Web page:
The U.S. Fish and Wildlife Service (USFWS) recently finalized a rule that would facilitate the lethal take of nearly 120,000 double-crested cormorants annually nationwide.
This rule comes as the latest action in a yearslong process to manage cormorants more comprehensively.
While cormorants are a native species, these birds wreak havoc on fisheries populations across the Great Lakes region.
Over the last two years, the USFWS has worked to create a new depredation permit program to facilitate adaptive, localized management of these birds. This permit program would allow state and tribal wildlife agencies to lethally control cormorants to protect fish, both wild and stocked.
In 2020, MUCC submitted a letter to the USFWS encouraging the swift passage of this rule. MUCC Executive Director Amy Trotter said cormorants have been a subject of concern for MUCC members for years.
“Cormorants have been the subject of at least three comprehensive policy resolutions from our members in the last 20 years,” said Trotter. “All of these policy resolutions have focused on giving managers a wide variety of tools to better balance the recovered population of cormorants in the Great Lakes with other important wildlife and sportfish populations.”
The recovery of cormorants is a remarkable conservation success story. From a species that was on the brink of extinction due to toxic pollution, populations of these birds have far exceeded every goal for population recovery. Now, wildlife managers must be equipped with the tools necessary to do their jobs based on the best available science.
MUCC believes that this new permit program will help state and tribal fish and wildlife agencies use a variety of tools to achieve a population of cormorants that will better meet inter-agency goals. State and tribal agencies will be able to employ lethal means of management under this permit, if approved on a case-by-case basis by the USFWS. Individuals will conduct this work under the guidance and approval of the federal government, but will be contracted by the state or tribal agency.
This permit program will allow state and tribal wildlife agencies to pursue lethal management activities after non-lethal techniques have been exhausted. Other conditions for use of these permits are intended to protect other wildlife species and ensure that management activities are conducted in a more ethical manner. State and tribal wildlife agencies are also instructed to collaborate with federal law enforcement in the USFWS, as well as the U.S. Department of Agriculture’s Wildlife Services.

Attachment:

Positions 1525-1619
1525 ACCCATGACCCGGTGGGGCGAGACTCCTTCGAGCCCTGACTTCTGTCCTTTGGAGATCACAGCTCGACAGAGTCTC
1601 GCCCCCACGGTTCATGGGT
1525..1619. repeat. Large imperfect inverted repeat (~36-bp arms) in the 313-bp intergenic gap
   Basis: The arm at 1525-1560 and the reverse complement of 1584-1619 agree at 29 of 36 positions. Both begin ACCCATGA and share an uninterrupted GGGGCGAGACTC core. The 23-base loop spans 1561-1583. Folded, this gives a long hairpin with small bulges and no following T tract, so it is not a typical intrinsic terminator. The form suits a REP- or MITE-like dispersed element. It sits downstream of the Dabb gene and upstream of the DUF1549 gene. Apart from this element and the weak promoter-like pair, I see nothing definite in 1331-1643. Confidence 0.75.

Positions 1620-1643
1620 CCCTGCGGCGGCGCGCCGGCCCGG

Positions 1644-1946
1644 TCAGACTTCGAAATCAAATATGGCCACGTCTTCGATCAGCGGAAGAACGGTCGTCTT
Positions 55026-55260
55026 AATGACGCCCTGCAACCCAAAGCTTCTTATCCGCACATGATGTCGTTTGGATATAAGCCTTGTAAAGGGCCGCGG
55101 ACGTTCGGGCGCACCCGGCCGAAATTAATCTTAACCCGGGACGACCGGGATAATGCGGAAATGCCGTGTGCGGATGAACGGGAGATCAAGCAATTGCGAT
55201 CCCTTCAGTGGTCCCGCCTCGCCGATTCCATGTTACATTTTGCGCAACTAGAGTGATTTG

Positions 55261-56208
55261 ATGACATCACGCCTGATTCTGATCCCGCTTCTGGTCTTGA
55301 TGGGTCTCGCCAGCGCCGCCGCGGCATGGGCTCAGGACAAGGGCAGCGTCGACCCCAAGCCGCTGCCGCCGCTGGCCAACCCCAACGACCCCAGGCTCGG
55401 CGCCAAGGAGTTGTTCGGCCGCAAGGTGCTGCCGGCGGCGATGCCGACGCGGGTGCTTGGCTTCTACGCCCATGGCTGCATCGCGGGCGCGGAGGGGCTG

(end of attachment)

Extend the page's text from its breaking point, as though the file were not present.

From the early 1970s to 2000 cormorant numbers increased from near zero to 115,000 birds in Michigan waters alone, according to USFWS Environmental Impact Studies. More recent surveys suggest that current populations might number between 731,880 and 752,516 in the central and eastern United States. The majority of these cormorants take up residence in Lake Michigan and Lake Huron at some point during the year. Their diets consist mostly of alewives and round gobies (forage fish), but the birds also consume significant numbers of stocked trout and salmon fingerlings, as well as highly valued smallmouth bass and yellow perch. Although fisheries in 24 states in the central and eastern United States are affected by cormorant depredations, Michigan hosts nearly 55 percent of the interior population’s breeding pairs.
Throughout the last 20 years, MUCC staff and members have continuously supported the need for cormorant control efforts. Today, this work has taken another important step forward.
MUCC will continue to track the implementation of this proposal through the incoming administration, representing our members and all of the recreational anglers of Michigan.
Since 1937, MUCC has united citizens to conserve, protect and enhance Michigan’s natural resources and outdoor heritage. MUCC has also been the constant protector of your rights to hunt, fish and trap since its founding. Please join us today: http://bit.ly/JoinMUCC